George Bernard Shaw Quotes on Education (19 Quotes)


    A little learning is a dangerous thing, but we must take that risk because a little is as much as our biggest heads can hold.


    What we call education and culture is for the most part nothing but the substitution of reading for experience, of literature for life, of the obsolete fictitious for the contemporary real.

    Reading made Don Quixote a gentleman, but believing what he read made him mad.

    There is nothing on earth intended for innocent people so horrible as a school. It is in some respects more cruel than a prison. In a prison, for example, you are not forced to read books written by the warders and the governor.


    The American Constitution, one of the few modern political documents drawn up by men who were forced by the sternest circumstances to think out what they really had to face, instead of chopping logic in a university classroom.

    What is wrong with priests and popes is that instead of being apostles and saints, they are nothing but empirics who say I know instead of I am learning, and pray for credulity and inertia as wise men pray for scepticism and activity.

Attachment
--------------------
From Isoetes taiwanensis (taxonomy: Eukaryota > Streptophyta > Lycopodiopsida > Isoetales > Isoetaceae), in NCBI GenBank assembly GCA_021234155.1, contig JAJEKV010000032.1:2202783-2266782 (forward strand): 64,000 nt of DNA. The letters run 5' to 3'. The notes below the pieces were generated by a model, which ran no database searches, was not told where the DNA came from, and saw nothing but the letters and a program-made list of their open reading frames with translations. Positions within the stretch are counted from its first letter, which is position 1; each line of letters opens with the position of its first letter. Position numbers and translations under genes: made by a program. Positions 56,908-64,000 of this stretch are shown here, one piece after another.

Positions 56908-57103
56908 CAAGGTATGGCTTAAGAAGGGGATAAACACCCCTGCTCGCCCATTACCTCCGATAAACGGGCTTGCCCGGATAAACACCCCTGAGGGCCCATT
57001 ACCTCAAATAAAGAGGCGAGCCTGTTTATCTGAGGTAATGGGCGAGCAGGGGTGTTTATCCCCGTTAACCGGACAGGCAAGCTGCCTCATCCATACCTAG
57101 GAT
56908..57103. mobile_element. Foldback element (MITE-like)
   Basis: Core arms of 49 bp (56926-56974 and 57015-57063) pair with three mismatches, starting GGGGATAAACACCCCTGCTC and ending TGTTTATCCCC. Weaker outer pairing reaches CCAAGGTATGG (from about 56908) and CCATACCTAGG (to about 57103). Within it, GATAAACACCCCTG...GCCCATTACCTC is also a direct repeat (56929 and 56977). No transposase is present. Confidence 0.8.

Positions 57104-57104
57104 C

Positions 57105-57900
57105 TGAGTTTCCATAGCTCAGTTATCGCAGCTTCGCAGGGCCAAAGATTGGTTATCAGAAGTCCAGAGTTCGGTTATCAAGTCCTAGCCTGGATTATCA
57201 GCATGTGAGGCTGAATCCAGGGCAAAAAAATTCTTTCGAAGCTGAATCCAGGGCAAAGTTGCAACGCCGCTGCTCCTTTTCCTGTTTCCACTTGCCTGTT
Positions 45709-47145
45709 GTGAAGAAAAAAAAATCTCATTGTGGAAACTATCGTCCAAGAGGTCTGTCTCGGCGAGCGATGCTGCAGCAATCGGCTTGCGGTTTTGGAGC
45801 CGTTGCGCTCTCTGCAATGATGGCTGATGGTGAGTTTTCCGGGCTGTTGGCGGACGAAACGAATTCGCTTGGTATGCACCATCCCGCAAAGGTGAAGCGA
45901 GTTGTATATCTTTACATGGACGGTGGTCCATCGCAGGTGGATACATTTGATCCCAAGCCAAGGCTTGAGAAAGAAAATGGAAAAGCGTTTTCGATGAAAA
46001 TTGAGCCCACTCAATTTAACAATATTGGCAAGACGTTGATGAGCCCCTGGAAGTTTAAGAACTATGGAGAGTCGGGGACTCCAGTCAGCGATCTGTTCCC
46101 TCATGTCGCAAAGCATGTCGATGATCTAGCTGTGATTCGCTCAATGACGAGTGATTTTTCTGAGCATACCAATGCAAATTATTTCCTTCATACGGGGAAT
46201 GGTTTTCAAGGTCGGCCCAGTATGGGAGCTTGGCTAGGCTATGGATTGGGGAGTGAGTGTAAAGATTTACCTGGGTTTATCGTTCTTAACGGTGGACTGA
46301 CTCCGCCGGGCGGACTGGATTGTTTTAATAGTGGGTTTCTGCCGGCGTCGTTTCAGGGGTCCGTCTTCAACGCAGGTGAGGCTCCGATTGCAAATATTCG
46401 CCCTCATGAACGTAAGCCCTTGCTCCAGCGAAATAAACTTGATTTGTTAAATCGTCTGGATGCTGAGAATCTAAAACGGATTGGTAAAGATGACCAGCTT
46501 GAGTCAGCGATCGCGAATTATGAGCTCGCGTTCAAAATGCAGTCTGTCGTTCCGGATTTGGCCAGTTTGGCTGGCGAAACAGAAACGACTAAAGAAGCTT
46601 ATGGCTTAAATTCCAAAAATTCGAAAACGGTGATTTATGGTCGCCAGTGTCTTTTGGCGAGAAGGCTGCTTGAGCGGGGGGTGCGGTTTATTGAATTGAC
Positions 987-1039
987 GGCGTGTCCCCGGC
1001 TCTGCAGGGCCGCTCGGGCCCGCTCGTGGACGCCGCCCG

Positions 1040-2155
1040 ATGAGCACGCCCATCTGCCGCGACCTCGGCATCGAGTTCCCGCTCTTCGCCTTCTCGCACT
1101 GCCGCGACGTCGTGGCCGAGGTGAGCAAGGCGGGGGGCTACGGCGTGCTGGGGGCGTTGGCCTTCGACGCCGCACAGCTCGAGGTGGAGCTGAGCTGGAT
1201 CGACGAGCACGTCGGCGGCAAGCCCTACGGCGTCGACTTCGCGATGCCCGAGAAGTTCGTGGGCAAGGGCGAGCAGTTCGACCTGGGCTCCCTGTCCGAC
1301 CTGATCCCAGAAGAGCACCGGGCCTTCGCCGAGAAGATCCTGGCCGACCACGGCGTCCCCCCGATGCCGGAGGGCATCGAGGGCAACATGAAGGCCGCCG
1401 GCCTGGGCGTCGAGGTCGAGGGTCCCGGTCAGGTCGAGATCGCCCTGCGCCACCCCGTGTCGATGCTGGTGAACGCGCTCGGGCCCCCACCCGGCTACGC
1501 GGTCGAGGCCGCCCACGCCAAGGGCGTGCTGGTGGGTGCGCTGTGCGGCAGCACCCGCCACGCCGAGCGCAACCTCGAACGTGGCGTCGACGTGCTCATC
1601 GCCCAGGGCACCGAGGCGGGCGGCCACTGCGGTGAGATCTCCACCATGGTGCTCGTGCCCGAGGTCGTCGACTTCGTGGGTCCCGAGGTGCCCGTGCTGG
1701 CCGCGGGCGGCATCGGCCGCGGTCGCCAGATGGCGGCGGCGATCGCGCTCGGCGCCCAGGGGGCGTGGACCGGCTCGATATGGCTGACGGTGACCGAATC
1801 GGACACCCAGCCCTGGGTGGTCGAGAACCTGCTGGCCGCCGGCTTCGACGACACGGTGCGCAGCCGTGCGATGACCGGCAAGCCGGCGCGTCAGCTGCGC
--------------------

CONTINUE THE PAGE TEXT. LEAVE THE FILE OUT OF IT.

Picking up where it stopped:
The only power a god can teach is the power of doing without happiness.


    Nobody can say a word against Greek it stamps a man at once as an educated gentleman.

    Education can and should do much influence social, moral and intellectual discovery by stimulating critical attitudes of thought in the young

    A fool's brain digests philosophy into folly, science into superstition, and art into pedantry. Hence University education.

    Schools must not become the agencies through which propaganda advocated by any section of society is spread. The method of control always a crucial problem should be in harmony with the fundamental values and principles of the states and the entire e

    What is laisser-faire but an orthodoxy The most tyrannous and disastrous of all the orthodoxies, since it forbids you even to learn.

    To me the sole hope of human salvation lies in teaching Man to regard himself as an experiment in the realization of God, to regard his hands as God's hand, his brain as God's brain, his purpose as God's purpose.

    If history repeats itself, and the unexpected always happens, how incapable must Man be of learning from experience.

    I'm not a teacher only a fellow-traveller of whom you asked the way. I pointed ahead -- ahead of myself as well as you.

    As a teacher of Greek I gave the intellectual man weapons against the common man. I now want to give the common man weapons against the intellectual man



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